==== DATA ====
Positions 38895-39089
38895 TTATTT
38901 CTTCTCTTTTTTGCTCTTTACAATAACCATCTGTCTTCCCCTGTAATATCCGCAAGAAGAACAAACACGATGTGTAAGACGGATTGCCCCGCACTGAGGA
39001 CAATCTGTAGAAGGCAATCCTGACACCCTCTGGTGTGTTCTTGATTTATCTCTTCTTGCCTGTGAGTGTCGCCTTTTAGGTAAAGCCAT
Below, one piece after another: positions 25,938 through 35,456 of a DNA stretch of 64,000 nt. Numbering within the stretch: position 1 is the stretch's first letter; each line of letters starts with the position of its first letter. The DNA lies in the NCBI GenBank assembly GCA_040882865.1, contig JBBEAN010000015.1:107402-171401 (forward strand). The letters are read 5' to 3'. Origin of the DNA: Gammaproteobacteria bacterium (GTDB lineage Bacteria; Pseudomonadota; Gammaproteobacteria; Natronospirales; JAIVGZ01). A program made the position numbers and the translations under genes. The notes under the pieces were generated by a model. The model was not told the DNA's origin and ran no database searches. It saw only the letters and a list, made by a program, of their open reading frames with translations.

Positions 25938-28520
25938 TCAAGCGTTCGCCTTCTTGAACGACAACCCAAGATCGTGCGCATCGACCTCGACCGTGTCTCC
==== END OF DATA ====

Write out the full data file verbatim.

Positions 38895-39089
38895 TTATTT
38901 CTTCTCTTTTTTGCTCTTTACAATAACCATCTGTCTTCCCCTGTAATATCCGCAAGAAGAACAAACACGATGTGTAAGACGGATTGCCCCGCACTGAGGA
39001 CAATCTGTAGAAGGCAATCCTGACACCCTCTGGTGTGTTCTTGATTTATCTCTTCTTGCCTGTGAGTGTCGCCTTTTAGGTAAAGCCAT
Below, one piece after another: positions 25,938 through 35,456 of a DNA stretch of 64,000 nt. Numbering within the stretch: position 1 is the stretch's first letter; each line of letters starts with the position of its first letter. The DNA lies in the NCBI GenBank assembly GCA_040882865.1, contig JBBEAN010000015.1:107402-171401 (forward strand). The letters are read 5' to 3'. Origin of the DNA: Gammaproteobacteria bacterium (GTDB lineage Bacteria; Pseudomonadota; Gammaproteobacteria; Natronospirales; JAIVGZ01). A program made the position numbers and the translations under genes. The notes under the pieces were generated by a model. The model was not told the DNA's origin and ran no database searches. It saw only the letters and a list, made by a program, of their open reading frames with translations.

Positions 25938-28520
25938 TCAAGCGTTCGCCTTCTTGAACGACAACCCAAGATCGTGCGCATCGACCTCGACCGTGTCTCC